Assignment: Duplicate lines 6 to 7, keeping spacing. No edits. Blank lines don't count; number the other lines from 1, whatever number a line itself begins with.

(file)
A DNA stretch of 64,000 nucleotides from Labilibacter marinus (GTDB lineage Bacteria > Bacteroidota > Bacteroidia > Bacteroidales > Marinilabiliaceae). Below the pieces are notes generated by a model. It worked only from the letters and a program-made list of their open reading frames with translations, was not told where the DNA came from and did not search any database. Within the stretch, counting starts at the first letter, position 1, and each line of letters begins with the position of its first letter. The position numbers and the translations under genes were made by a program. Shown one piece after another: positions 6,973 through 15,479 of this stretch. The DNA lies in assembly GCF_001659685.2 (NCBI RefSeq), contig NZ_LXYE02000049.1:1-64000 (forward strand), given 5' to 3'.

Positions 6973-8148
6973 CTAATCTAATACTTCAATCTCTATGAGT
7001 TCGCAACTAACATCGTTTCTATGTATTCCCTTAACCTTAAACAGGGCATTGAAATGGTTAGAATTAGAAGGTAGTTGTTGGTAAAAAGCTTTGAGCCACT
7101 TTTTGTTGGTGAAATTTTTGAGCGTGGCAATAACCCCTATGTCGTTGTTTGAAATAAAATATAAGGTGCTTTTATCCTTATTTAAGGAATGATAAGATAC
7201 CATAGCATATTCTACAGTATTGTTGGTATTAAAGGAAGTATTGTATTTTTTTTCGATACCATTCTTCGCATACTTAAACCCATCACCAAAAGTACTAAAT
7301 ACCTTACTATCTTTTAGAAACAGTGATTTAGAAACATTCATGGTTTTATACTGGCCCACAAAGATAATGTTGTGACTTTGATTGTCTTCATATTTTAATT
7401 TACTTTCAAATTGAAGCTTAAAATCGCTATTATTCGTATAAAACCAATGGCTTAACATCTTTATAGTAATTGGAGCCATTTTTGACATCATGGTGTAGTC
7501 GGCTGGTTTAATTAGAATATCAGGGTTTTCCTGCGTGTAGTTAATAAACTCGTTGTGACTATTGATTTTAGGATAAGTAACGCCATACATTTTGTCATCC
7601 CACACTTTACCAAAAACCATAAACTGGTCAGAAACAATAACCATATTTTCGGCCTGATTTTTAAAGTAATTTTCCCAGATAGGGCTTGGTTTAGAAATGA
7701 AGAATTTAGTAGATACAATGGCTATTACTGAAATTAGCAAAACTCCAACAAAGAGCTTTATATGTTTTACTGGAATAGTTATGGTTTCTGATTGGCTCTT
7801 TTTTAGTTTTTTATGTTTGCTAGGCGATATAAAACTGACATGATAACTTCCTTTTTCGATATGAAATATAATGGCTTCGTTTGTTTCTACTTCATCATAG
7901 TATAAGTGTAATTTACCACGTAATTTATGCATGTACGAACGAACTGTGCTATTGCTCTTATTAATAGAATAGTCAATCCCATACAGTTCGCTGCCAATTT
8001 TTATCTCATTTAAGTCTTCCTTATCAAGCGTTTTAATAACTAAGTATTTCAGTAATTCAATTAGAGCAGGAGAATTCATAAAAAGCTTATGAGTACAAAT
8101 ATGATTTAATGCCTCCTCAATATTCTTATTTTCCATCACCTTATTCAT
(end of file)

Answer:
7201 CATAGCATATTCTACAGTATTGTTGGTATTAAAGGAAGTATTGTATTTTTTTTCGATACCATTCTTCGCATACTTAAACCCATCACCAAAAGTACTAAAT
7301 ACCTTACTATCTTTTAGAAACAGTGATTTAGAAACATTCATGGTTTTATACTGGCCCACAAAGATAATGTTGTGACTTTGATTGTCTTCATATTTTAATT